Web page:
February 2020 – News

Plan to create a dam to enclose the North Sea: A scientist from the Dutch government has revealed plans to create a huge dam which will enclose the North Sea in order protect millions of people in Europe from rising sea levels caused by global warming. Sjoerd Groeskamp from the Royal Netherlands Institute for Sea Research has said that the two parts of the dam would be created between Norway and Scotland and France and south-west England and would be called the North Sea Enclosure Dyke. Groeskamp said that the plan was technically viable and would cost between €250 and €500 billion, but this would add up to just 0.1% of the GDP of the fourteen countries which would be protected from rising sea levels by the dam. If such a dam were created it would have huge impacts on the North Sea marine ecosystem: the North Sea would no longer be tidal and would slowly turn into a huge freshwater lake, making it uninhabitable for the marine species which are currently found there and shipping would no longer be able to access the North Sea. For these reasons many see the planned dam as more of a publicity stunt to raise attention about global warming and rising sea levels, although Groeskamp maintains that the dam is a “possible solution.” Read more on this story here.

Abandoned “ghost ship” washed into rocks off Irish coast: A ship which was abandoned at sea two years ago has washed up onto rocks off the coast of Ireland. The ship has been identified as the MV Alta, a Tanzanian-flagged freighter which displaces 2300 tons and is 77 metres long. The Alta was travelling from Greece to Haiti in 2018 when it lost power. The crew stayed on board for twenty days as the Alta drifted around the Atlantic but being unable to repair their vessel and with food and water running low they radioed for help and were rescued by the US Coast Guard ship USCGC Confidence. The Alta then floated aimlessly around the Atlantic for around seventeen months. The only confirmed sighting of the vessel during this time was in August 2019 when the Royal Navy icebreaker HMS Protector spotted the Alta, although the exact location where this happened has not been released. After almost a year and a half of drifting around the Atlantic the Alta eventually ran aground on the rocky coastline of Ballycotton in County Cork at an unknown time on the 15th or 16th of February. What will happen to the vessel is currently unclear as there are complex legal issues around tracking down the owner and establishing who is responsible for the cost of recovering and disposing of the vessel. However, sixty-two barrels of oil have been removed from the Alta using a helicopter and the Irish authorities have set up a series of booms around the wreck to contain any oil which may escape from the Alta if it begins to break up. Read more on this story by clicking here.

The Isle of Arran no take zone leads to revival of marine species: A no take zone set up in Lamlash Bay at the Isle of Arran in the Firth of Clyde has been hailed a major success after marine species in the area have seen significant revival. The 2.67 square kilometer no take zone was established in 2008 and no form of fishing is allowed to take place within the zone. Researchers from the University of York have now found that lobsters and king scallops are four times more abundant inside the zone various forms of seaweed are more abundant and the zone is a nursery area for fish species such as cod. The findings will lead to calls for more of England’s Marine Protected Areas (MPAs) to become no take zones. Currently MPAs receive varying levels of protecting, with trawling and other destructive forms of commercial fishing allowed within many of them. Click here to read more on this story.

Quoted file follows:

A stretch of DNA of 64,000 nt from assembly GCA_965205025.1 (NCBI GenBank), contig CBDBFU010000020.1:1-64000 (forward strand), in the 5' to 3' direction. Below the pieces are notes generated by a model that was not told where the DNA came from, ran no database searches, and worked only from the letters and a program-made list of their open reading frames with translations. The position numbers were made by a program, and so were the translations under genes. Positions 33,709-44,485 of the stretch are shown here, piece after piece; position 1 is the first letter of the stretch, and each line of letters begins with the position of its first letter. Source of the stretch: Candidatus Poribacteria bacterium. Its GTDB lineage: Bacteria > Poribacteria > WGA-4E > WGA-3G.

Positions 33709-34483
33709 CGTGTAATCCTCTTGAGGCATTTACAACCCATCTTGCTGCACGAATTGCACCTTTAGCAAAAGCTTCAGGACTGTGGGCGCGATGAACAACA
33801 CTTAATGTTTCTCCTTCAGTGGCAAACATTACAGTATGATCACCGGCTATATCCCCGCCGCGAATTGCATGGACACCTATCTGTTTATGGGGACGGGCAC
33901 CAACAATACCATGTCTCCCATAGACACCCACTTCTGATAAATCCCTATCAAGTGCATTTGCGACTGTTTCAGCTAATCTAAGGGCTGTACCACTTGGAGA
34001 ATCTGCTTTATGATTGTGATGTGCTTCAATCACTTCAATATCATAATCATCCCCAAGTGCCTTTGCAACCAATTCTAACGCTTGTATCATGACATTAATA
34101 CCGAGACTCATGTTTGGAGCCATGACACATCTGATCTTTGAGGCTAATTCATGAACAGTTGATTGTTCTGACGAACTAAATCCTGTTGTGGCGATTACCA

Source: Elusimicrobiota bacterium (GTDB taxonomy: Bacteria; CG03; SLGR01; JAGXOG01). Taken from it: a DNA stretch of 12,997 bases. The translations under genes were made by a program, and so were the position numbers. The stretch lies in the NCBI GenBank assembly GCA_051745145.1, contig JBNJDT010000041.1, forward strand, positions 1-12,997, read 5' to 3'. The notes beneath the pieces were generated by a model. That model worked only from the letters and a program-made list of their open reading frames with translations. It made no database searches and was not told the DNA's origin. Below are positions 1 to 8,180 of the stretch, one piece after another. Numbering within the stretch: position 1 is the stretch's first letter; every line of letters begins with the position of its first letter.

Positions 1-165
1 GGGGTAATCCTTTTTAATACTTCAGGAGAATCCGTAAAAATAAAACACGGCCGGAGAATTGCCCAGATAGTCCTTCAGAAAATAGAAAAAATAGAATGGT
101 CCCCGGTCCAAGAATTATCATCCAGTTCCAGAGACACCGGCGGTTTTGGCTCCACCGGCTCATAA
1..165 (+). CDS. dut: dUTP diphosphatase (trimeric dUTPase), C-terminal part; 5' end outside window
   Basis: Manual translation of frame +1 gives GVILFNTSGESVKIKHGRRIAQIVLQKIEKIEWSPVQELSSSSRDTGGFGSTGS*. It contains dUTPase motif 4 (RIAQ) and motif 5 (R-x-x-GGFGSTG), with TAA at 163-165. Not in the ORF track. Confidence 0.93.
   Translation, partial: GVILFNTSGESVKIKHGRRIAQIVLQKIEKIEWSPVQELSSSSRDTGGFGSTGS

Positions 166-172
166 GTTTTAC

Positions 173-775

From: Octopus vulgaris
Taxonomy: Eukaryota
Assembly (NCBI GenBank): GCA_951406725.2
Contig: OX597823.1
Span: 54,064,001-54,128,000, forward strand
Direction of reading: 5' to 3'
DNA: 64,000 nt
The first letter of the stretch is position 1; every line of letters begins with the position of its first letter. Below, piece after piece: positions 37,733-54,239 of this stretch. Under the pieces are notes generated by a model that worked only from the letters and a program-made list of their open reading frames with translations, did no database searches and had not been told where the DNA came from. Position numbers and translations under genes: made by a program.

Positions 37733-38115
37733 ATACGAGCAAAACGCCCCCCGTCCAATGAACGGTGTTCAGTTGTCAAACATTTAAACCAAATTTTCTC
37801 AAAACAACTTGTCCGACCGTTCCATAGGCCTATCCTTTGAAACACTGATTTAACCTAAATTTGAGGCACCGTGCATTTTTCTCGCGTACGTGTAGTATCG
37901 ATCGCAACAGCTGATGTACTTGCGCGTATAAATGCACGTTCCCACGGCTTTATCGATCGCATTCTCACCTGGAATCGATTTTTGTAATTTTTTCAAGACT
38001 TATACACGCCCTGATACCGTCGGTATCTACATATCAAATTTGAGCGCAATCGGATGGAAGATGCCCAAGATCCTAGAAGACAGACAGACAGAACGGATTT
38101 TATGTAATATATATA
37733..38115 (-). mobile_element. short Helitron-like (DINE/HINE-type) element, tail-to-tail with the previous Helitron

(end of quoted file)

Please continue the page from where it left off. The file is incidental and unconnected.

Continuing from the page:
BBC checks facts on UK fish discards: An article on the BBC website this moth aimed to fact check claims that the UK threw away a million tons of fish as discards each year due to EU rules. Claims that discards of fish are extremely high due to EU legislation have been made for decades, and Conservative MP and former Environment Secretary Owen Paterson recently reiterated the claims on the Today programme on BBC Radio 4, saying UK fishermen were “throwing back a million tonnes of fish dead” every year. The BBC found that there is no single figure for discards. The World Wildlife Fund state that North Sea discards in 2008 were one million tons but this was for all nations who fish in the area, not just the UK. A 2005 International Council for the Exploration of the Sea study in 2005 placed the figure at 500,000 to 800,000 tons, while a University of Exeter study put the North Sea discards figure at 267,000 tons in 2010. The one million ton figure therefore cannot be verified, but levels of discards in the North Sea have certainly been at high levels for several decades. The BBC article also stated that the EU has been phasing out discards since 2016, although there are exceptions and rules which still allow discarding to happen, and there is an issue with illegal discards. Read the full article on the BBC website by clicking here.